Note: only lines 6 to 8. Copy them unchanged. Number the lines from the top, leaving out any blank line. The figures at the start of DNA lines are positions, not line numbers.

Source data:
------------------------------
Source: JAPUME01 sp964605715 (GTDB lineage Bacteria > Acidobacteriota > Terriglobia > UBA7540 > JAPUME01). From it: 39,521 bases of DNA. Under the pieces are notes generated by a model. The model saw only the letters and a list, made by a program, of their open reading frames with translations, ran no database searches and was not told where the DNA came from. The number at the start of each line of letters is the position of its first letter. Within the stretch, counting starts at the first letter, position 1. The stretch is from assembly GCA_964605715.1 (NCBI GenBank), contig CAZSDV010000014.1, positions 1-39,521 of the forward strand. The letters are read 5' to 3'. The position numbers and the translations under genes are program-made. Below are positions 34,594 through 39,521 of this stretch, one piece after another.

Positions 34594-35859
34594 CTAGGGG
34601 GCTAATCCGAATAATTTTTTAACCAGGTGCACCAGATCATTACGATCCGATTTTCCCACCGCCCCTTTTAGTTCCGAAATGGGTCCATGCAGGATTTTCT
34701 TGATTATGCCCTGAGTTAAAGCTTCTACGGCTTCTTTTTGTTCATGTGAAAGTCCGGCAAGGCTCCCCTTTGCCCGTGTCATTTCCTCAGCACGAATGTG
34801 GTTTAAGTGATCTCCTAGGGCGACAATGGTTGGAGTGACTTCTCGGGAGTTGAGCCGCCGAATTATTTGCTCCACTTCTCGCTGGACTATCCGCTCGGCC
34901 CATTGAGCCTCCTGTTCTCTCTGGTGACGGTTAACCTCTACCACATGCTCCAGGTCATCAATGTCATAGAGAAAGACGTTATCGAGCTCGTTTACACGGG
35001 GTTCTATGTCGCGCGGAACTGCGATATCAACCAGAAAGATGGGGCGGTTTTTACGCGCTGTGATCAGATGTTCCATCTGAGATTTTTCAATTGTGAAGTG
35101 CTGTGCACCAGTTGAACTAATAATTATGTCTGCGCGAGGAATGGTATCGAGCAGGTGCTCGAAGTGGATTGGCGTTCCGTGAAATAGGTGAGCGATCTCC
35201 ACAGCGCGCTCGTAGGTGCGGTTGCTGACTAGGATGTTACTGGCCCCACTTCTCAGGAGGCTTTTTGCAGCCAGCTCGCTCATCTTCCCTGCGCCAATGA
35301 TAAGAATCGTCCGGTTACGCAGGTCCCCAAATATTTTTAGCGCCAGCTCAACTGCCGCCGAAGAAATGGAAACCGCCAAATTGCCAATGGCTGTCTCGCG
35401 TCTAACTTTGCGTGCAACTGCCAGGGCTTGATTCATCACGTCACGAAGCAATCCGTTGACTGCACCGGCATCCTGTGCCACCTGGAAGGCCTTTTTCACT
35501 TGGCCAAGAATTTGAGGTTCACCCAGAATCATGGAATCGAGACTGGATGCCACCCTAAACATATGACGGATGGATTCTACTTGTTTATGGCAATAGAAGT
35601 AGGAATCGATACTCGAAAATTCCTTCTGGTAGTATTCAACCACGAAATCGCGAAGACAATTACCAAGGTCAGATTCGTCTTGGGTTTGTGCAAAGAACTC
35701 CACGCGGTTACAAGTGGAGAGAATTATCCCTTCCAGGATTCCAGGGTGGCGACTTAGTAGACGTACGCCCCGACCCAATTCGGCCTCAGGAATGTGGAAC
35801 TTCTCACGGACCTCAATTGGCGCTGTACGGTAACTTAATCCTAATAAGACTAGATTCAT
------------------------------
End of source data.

34801 GTTTAAGTGATCTCCTAGGGCGACAATGGTTGGAGTGACTTCTCGGGAGTTGAGCCGCCGAATTATTTGCTCCACTTCTCGCTGGACTATCCGCTCGGCC
34901 CATTGAGCCTCCTGTTCTCTCTGGTGACGGTTAACCTCTACCACATGCTCCAGGTCATCAATGTCATAGAGAAAGACGTTATCGAGCTCGTTTACACGGG
35001 GTTCTATGTCGCGCGGAACTGCGATATCAACCAGAAAGATGGGGCGGTTTTTACGCGCTGTGATCAGATGTTCCATCTGAGATTTTTCAATTGTGAAGTG